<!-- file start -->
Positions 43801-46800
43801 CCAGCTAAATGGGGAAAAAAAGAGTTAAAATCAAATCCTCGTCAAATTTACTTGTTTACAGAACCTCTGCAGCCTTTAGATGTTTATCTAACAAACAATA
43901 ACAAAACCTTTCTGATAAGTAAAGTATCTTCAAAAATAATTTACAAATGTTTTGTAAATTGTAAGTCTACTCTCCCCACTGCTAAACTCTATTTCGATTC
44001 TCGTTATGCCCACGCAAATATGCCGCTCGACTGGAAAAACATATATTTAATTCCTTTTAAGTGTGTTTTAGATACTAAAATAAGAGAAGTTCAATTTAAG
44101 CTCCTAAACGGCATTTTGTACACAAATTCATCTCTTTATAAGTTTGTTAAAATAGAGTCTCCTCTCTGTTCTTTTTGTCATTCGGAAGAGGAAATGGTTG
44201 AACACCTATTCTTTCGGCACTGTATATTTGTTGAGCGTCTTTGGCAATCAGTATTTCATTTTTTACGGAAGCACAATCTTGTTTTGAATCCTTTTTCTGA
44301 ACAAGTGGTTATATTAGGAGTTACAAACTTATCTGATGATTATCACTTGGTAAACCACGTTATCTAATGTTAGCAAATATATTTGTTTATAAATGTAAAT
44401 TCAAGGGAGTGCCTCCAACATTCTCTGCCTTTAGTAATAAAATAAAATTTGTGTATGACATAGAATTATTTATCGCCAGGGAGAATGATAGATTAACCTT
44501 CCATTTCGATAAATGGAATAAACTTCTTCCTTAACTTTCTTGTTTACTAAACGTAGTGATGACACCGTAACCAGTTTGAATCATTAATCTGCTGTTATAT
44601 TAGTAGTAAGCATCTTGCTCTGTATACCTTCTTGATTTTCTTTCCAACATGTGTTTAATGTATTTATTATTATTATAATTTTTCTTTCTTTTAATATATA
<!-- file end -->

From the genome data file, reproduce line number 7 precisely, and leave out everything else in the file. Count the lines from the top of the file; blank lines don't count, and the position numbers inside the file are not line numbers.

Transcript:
44301 ACAAGTGGTTATATTAGGAGTTACAAACTTATCTGATGATTATCACTTGGTAAACCACGTTATCTAATGTTAGCAAATATATTTGTTTATAAATGTAAAT